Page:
After her husband (Oscar Isaac) returns as the lone survivor of a secret Army mission and falls mysteriously and critically ill, a soldier-turned-biologist (Natalie Portman) volunteers to join an expedition into the remote area he and his team had been dispatched to explore, which is being affected by an unexplained and ever-growing atmospheric phenomenon. There she and the other researchers (Jennifer Jason Leigh, Gina Rodriguez, Tessa Thompson and Tuva Novotny) on the trek discover bizarre animal and plant mutations by turns beautiful and terrifying. Writer-director Alex Garland’s blend of sci-fi and horror, adapted from the first in a trilogy of novels by Jeff VanderMeer, starts off promisingly, its understated tone and matter-of-fact dialogue ratcheting up audience dread. But the payoff fizzles. Along the way, a couple of blood-soaked scenes, though brief, put this off limits for most. Fleeting but extreme gore, semi-graphic adulterous sexual activity, scenes of marital intimacy, partial upper nudity, references to lesbianism, at least one use of profanity and a milder oath, several rough and crude terms. L; R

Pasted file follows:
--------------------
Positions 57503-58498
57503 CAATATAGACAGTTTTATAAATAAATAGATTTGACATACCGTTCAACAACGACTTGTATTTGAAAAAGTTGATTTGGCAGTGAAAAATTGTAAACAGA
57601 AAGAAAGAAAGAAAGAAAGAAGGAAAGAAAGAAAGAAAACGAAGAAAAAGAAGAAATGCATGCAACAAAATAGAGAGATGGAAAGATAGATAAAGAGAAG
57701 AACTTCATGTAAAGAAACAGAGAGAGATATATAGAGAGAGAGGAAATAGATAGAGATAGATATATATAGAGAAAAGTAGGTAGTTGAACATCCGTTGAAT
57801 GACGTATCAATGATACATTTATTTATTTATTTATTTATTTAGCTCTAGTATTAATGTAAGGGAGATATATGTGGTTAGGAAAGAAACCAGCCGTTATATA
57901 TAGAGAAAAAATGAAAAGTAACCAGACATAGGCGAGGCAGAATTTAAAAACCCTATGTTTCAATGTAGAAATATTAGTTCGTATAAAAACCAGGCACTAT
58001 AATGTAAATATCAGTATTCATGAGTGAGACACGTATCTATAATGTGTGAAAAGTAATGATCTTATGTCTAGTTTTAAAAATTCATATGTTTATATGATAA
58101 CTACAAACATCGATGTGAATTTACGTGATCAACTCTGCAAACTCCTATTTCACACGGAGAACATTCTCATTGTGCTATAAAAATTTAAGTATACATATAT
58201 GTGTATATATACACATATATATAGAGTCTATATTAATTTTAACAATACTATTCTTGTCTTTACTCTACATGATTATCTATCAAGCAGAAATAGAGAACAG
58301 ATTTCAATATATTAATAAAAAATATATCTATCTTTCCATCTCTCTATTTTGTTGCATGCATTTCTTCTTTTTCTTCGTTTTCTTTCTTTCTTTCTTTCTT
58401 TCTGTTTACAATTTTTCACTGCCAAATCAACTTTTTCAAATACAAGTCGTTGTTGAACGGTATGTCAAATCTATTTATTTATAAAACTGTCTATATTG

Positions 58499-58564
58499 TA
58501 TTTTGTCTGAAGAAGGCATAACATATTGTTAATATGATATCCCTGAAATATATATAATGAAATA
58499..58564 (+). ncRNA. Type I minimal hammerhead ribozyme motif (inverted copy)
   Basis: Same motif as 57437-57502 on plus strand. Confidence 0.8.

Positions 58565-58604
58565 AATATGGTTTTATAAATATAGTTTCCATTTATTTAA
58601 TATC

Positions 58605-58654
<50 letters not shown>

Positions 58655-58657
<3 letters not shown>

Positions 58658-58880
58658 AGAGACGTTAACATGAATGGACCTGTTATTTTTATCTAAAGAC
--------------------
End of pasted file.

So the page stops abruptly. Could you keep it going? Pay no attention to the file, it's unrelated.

Early Man